World Leaders Join in Outrage Over Censorship of Donald Trump

Leaders from across the globe have spoken out against Big Tech’s censorship of of President Donald Trump as freedom of speech online has become a rare, unifying issue for some of Trump’s international counterparts, some of whom have been rivals at times.

Twitter targeted the president Friday amid a massive purge of conservatives which peaked over the weekend. Thousands were permanently banned from the platform, which cited safety issues as its rationale for the unprecedented assault on the First Amendment. Facebook, Instagram and Google-owned YouTube are also undercutting free expression for those who do not align with the politics of the left.

Twitter’s excuse for banning Trump was that he risked inciting further violence with his presence online following the Capitol incursion last Wednesday. Of course, Trump did not directly incite any violence, and never has, which is an inconvenient fact for those who now support the suppression of dissenting speech and ideas.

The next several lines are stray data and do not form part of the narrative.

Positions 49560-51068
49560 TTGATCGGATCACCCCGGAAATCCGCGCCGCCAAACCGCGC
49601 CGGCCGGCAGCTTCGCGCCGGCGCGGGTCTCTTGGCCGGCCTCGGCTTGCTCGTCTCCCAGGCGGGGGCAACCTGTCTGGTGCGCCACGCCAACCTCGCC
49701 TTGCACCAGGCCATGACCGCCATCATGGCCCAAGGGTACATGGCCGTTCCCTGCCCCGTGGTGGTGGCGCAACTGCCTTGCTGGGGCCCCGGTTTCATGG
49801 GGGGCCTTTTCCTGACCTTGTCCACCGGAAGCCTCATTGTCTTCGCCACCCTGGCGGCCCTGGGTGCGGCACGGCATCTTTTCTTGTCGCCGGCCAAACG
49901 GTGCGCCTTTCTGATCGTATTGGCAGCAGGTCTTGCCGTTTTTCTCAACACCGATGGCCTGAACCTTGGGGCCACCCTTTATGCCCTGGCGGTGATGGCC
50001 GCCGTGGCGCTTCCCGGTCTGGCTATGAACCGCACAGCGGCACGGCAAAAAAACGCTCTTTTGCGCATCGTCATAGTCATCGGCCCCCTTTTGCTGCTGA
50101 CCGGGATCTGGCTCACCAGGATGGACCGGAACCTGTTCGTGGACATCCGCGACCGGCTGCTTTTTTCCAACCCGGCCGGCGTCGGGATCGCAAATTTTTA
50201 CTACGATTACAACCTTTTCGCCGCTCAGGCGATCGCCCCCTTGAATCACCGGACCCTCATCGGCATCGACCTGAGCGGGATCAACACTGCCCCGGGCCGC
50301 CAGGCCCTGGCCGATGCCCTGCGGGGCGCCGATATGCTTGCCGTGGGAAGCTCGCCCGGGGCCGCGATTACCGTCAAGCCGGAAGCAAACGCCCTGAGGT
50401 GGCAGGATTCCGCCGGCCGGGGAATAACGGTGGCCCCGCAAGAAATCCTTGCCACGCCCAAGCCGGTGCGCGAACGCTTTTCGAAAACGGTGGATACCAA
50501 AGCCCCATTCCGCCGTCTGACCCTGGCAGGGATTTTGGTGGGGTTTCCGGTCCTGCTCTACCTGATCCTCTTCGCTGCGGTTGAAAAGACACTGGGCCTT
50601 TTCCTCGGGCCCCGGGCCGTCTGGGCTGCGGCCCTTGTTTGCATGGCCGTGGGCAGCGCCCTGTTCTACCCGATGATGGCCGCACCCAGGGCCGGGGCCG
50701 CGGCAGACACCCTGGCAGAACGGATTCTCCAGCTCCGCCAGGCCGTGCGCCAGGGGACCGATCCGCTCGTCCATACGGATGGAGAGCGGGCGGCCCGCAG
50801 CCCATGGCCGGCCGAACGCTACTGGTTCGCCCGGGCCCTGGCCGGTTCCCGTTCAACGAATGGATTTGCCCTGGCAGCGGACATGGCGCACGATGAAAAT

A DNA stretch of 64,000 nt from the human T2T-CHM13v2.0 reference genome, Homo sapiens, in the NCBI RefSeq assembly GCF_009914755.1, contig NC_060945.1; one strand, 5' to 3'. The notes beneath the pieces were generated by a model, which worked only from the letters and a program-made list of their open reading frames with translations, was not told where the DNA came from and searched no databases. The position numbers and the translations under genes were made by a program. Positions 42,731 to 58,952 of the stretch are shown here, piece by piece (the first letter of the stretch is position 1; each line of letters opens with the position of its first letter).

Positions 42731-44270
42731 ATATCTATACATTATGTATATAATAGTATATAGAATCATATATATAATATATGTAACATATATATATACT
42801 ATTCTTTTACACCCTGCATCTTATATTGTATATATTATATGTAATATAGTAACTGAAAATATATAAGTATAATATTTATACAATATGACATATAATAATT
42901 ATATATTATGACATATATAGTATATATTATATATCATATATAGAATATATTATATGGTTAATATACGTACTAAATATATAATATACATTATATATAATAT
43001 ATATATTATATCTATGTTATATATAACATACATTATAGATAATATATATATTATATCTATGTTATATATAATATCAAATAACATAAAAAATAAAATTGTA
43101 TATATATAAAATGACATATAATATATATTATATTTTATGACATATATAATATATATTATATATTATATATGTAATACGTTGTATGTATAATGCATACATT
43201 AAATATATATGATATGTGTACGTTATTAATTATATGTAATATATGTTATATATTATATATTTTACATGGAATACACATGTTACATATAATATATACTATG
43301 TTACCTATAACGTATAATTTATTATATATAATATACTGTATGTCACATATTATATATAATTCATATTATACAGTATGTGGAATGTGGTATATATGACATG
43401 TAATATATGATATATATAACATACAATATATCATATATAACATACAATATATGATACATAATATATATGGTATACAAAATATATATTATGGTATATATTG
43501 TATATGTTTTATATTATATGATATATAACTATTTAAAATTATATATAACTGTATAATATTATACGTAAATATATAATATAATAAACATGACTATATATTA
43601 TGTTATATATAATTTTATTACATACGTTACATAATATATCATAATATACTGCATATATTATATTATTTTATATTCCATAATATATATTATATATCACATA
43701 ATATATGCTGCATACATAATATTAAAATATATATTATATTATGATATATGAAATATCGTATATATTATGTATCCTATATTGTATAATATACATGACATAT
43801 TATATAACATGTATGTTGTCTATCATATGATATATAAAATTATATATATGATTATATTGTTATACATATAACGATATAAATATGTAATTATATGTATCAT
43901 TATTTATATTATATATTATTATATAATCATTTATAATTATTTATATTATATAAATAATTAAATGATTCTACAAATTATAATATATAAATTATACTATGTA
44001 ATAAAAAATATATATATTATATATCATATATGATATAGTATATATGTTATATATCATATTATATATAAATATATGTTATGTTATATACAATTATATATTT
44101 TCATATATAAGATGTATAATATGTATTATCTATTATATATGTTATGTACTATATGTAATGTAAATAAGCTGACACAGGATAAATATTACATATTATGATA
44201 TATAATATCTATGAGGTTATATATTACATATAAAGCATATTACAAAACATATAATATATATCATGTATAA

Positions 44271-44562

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Trump, if he can be summarized as anything, is a resistance figure to political correctness for millions of Americans who feel its effects on their lives daily. Now, they are prevented from hearing from him on Twitter and other platforms.

But while the American left and the establishment media might be too blinded by hatred and politics to see the issues with banishing a president from the internet, those who have not been desensitized by this county’s constant infighting saw the social media purge for the dangerous spectacle it is.

In Mexico, where leaders have enjoyed a hot and cold relationship with Trump since before he was elected in 2016, the permanent suspension online of the president was criticized by President Andres Manuel Lopez Obrador.

“How can you censor someone? Let’s see, I, as the judge of the Holy Inquisition, will punish you because I think what you’re saying is harmful?” he stated after the Twitter banishment, The Washington Examiner reported. “Where is the law, where is the regulation, what are the norms? This is an issue of government. This is not an issue for private companies.”